Instances in which an Arrest Warrant is not necessary:
1) A police officer may issue a citation or an appearance ticket to a person who is arrested without a warrant for misdemeanor or local ordinance offense that does not exceed 93 days of possible incarceration, a fine, or both.
2) When a felony is committed in a police officer’s presence or when a police officer has probable (or reasonable) cause to believe a misdemeanor or felony was committed and probable (or reasonable) cause to believe that the Defendant committed the offense. The probable (or reasonable) cause determination can be based on hearsay evidence.
3) An arrest warrant is not needed if the person accused has already been arrested without a warrant for a felony or a misdemeanor. The complaint, in this instance, shall constitute both the complaint and warrant when the District Court Judge or Magistrate endorses upon the complaint a finding of probable cause and a direction to take the accused before a District Court Judge or Magistrate.
4) A private citizen may file a complaint for a felony or a misdemeanor charge when a prosecutor has not authorized the complaint and when security for costs is filed with the Court. The amount of security should accurately reflect the likely expenses of the prosecution.
The District Court Judge or Magistrate only has the power to issue arrest warrants for an offense that has a maximum punishment of 92 days or less in jail. Otherwise, the Prosecutor, City Attorney, or DNR officer must submit a written order to the District Court Judge or Magistrate that authorizes the issuance of the arrest warrant upon a finding of probable cause. The District Court Judge is free to issue bench warrants for persons who do not appear concerning civil infractions, subpoenas, criminal offenses, and for failure to abide by Court orders. A Magistrate can petition a District Court Judge to issue a bench warrant.
If the arrest warrant is signed by the District Court Judge or Magistrate, the Court is authorized to specify on the warrant an interim bail that may be posted. The interim bond is usually posted at the time the Defendant is booked at the jail, if he or she is able. A police officer or detective does not have the power to adjust a bond or interim bond – however the police officer or detective can make suggestions to the District Court Judge or Magistrate as to adjusting or setting a bond amount.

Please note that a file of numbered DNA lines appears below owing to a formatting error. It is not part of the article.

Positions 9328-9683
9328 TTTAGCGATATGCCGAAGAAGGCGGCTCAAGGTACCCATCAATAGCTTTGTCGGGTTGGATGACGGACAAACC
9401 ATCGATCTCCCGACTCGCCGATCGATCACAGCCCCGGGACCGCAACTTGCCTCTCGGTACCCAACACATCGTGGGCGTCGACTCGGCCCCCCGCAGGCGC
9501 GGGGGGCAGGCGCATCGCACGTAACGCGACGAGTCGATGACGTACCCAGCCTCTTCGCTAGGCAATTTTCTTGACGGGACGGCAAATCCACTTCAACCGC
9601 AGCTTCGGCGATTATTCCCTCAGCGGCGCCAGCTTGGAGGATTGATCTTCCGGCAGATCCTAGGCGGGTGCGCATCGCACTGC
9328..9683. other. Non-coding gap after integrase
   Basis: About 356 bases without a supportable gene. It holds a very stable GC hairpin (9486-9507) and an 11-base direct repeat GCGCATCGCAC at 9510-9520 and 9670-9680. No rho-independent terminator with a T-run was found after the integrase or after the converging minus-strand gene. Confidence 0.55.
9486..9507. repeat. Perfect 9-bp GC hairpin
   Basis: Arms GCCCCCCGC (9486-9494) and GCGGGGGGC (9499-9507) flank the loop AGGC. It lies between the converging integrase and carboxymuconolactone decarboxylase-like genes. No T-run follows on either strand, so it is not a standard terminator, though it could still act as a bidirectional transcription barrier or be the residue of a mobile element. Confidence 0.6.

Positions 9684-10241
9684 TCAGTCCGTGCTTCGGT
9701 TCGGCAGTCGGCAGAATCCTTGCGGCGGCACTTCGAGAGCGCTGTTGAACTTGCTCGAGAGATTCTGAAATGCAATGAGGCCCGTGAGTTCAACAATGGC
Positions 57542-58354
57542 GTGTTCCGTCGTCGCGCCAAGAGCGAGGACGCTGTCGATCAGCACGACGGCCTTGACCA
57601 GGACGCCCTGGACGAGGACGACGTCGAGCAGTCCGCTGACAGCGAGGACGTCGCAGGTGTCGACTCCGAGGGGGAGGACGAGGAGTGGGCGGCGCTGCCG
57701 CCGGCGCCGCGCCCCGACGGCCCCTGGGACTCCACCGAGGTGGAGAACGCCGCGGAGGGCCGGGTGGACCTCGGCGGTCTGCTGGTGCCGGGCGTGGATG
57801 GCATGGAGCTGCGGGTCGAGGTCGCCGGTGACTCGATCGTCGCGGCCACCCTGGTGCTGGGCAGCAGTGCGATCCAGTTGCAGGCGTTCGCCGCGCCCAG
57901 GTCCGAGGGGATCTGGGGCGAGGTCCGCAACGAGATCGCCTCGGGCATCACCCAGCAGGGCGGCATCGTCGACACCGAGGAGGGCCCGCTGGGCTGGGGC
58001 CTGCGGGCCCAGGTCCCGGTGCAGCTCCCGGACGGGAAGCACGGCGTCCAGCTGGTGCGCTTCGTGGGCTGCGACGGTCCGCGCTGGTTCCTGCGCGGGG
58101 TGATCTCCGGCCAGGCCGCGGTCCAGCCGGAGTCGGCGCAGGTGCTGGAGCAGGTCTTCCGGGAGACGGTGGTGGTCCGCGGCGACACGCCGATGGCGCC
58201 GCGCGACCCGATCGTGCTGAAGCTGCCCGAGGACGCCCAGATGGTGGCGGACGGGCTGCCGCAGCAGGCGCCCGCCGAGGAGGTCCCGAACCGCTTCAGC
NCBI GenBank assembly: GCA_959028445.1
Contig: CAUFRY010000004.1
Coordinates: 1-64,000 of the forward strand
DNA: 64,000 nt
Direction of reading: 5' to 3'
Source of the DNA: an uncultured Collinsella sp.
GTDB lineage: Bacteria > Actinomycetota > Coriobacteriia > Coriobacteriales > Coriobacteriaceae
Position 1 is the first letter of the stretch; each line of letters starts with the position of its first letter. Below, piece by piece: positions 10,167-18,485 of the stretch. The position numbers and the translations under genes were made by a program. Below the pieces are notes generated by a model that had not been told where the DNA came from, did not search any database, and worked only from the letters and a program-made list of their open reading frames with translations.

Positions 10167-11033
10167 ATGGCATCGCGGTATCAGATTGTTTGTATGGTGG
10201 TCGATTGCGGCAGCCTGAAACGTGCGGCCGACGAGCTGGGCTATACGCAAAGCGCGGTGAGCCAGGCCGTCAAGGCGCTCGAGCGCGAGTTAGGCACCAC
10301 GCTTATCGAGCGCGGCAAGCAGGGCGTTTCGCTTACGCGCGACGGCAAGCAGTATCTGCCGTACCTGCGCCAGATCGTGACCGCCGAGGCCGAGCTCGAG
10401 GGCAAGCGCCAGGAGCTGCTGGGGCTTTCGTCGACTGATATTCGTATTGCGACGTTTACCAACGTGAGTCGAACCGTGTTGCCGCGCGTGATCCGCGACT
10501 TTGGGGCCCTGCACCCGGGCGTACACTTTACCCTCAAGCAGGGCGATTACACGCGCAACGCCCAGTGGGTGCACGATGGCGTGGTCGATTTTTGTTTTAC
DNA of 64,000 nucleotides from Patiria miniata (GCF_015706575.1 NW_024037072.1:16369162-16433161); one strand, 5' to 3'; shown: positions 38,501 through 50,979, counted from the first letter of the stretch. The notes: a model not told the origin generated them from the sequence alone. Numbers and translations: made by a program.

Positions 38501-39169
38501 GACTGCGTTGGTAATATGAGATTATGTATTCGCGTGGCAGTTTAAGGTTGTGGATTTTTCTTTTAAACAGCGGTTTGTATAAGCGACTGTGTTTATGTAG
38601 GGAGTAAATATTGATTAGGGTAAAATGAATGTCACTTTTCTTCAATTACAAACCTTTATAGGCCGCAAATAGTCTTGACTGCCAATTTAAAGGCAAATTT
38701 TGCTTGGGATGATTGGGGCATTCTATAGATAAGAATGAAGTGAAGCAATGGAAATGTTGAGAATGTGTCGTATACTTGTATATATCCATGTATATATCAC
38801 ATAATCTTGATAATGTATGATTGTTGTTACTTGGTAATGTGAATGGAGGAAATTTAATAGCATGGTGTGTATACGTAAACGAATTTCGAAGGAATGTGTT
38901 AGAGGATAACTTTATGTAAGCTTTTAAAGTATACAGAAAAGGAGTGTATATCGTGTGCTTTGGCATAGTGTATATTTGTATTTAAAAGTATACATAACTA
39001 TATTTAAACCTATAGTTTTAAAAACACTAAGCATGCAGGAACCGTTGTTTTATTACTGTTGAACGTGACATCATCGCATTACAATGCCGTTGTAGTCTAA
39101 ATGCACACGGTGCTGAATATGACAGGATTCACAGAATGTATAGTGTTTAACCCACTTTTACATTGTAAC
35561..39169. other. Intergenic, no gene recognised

The first person (and probably the only person) you should speak to if a criminal allegation is made against you is an experienced criminal defense attorney, such as the lawyers at Hilf & Hilf, PLC, in a private location. Statements made to a lawyer in private by a client or potential client are confidential communications that cannot be disclosed without that person’s consent. It is sometimes critical to hire an experienced criminal defense attorney before any charges occur to try and dissuade a prosecution or to try and influence charging decisions. An experienced criminal defense attorney can intercede on your behalf and speak with detectives and prosecutors. An experienced criminal defense lawyer can plan a strategy for your defense, and help you to decide what – if any – information should be provided to law enforcement concerning an investigation. Hiring an experienced criminal defense lawyer often prevents situations where a suspect is arrested without warning from home or work. An experienced criminal defense lawyer can help an individual obtain a reasonable bond. An experienced criminal defense lawyer can help an individual obtain an acquittal, or the best possible resolution, concerning a criminal charge or charges.